Three years later, Van Persie returned to the club where he made his first impressions as an Eredivisie striker. He has reinvented himself at Feyenoord as a playmaking forward player, linking up with Steven Berghuis, Tonny Vilhena, and Jens Toornstra superbly. Van Persie’s teammates have profited immensely from his excellent performances, with Feyenoord scoring 17 goals from eight league games so far this season.

From a tactical standpoint, Huntelaar’s success this season has been down his trainer at Ajax, Erik tan Hag. Under Van Tag, Huntelaar has excelled in a three-man attack alongside Dušan Tadić and Hakim Ziyech. The way tan Hag has set up his attacking trio has catered perfectly to the ‘Hunter’, as the way Ajax attacks tend to revolve around the striker as a focal point, with the creative panache of Tadic and Ziyech contributing another dimension to the team’s threat.

Furthermore, the attacking quality of Ajax left-back Nicolas Tagliafico has vastly benefitted Huntelaar’s style, with the Argentine’s crossing ability carving out numerous chances for the Dutch forward. After his brace against FC Emmen on Matchday Three, Huntelaar proclaimed, ‘I am still young’, a pleasing message after a vibrant start to the campaign. Indeed, the return of Kasper Dolberg to the Ajax first-team in the last couple of weeks has seen Huntelaar’s minutes become more limited, yet the Dutch veteran can feasibly offer plenty of advice to the impressionable Dane, a huge advantage for Ajax going forward.

Without disrespecting the importance of Huntelaar to Ajax, Van Persie’s significance to Feyenoord’s prospects has been even greater. Many figures in the Dutch game have openly expressed their admiration for the striker’s persistent talent. After Van Persie scored the decisive winner in the 87th minute at home to Utrecht in September, the visitors’ trainer Dick Advocaat was almost lost for words, dubbing the Dutchman ‘a phenomenon’. Advocaat lamented, ‘if he gets a chance, you know the ball is going in’, he told De Telegraaf.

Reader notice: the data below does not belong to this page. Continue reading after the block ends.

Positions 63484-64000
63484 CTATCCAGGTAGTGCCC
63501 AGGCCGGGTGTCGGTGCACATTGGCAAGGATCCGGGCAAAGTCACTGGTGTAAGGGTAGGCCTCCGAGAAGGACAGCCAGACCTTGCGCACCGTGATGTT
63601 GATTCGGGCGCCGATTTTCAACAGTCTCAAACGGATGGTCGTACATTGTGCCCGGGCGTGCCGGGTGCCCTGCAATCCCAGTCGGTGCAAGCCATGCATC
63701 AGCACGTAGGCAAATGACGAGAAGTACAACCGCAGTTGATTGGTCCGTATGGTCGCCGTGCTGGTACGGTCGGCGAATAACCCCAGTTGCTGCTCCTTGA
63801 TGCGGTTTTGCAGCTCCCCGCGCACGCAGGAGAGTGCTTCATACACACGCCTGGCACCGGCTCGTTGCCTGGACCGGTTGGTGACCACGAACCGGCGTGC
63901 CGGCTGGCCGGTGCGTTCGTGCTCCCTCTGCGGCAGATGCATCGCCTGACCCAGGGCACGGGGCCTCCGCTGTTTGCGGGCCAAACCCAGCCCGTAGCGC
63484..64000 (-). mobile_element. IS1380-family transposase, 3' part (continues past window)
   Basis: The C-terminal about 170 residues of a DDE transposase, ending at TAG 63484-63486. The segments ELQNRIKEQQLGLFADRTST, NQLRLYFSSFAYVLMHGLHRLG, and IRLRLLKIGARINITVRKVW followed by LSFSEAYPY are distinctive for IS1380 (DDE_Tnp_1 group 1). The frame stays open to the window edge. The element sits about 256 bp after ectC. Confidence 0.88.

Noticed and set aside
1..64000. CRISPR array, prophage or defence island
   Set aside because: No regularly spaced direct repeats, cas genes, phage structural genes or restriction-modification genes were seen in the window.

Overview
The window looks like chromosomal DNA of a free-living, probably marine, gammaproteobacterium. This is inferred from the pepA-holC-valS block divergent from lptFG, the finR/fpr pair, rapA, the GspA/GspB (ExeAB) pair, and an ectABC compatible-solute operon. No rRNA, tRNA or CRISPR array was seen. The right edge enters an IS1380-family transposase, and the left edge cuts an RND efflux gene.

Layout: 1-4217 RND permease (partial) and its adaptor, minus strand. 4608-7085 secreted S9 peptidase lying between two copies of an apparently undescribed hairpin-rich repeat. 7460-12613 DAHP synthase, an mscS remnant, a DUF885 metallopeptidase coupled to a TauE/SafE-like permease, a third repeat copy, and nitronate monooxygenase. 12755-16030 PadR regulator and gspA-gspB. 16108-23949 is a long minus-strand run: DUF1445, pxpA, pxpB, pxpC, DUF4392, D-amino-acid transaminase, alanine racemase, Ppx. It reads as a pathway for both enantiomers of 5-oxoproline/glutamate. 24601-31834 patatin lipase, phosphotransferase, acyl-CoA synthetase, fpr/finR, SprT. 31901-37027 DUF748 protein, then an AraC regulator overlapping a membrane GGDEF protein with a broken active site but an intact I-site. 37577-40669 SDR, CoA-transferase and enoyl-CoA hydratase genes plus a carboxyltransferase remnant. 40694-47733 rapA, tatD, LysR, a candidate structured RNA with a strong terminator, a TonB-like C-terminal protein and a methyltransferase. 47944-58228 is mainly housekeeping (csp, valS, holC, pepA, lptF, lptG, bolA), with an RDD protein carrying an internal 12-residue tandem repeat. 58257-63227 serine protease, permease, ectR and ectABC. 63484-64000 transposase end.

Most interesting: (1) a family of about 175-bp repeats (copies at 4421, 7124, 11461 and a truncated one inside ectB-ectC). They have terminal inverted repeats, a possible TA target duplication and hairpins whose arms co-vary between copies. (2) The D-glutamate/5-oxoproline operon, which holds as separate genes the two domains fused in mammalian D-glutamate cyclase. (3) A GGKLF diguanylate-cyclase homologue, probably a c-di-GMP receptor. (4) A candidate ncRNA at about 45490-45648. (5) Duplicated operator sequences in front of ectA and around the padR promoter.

Adri van Tiggelen went even further in his praise for Van Persie, telling De Telegraaf, ‘Without Van Persie, Feyenoord have a very limited team’. Whether it bothers Van Persie or not, Van Tiggelen nonetheless maintains, ‘all the pressure comes to rest of Van Persie’s shoulders’.

Perhaps the most generous appraisal Van Tiggelen gave was when he proclaimed, ‘It is clear that the boy has more quality than the other 21 players on the field’. In relation to Feyenoord opponents so far this season, it would be fair assert that Van Persie has been the best player on the pitch, but it remains to be seen whether the Dutchman can decisively influence the course of the biggest games of the season, those against PSV Eindhoven and Ajax.

Finally, it is Van Persie’s role as Feyenoord club captain which increases his responsibility as a striker in comparison to Huntelaar. Van Persie has taken to the Feyenoord captaincy seamlessly, remaining a positive leader of the dressing room. Despite a sending off at home to Vitesse after his sumptuous free-kick won the match for Feyenoord, it was clear that the referee was harsh on Van Persie, evidenced by the overturning of the ban the striker would have incurred.

After Feyenoord were humiliated 5-1 on aggregate to the Slovakian team AS Trenčin at the qualification stage for the UEFA Europa League, Van Persie urged those around the Feyenoord camp to pick themselves up and strive towards victory in their next match. Van Persie spoke to the De Telegraaf about his role, maintaining, ‘You can lose one match, that is not the end of the world, right?’. This quote is purely indicative of the Dutchman’s exceptional attitude, another facet of his game which persists through his later years.

Overall, it is fair to assert that two of the Eredivisie’s most seasoned players continue to flourish in a league which is so focused on the players of tomorrow. Both Huntelaar and Van Persie remain consummate professionals at their respected clubs and can continue to be instrumental presences as the season continues. Whether they play every game or not, their roles as experienced veterans at their clubs are essentially invaluable, and for their sake, long may this continue.




Charlie Pritchard (2 Posts)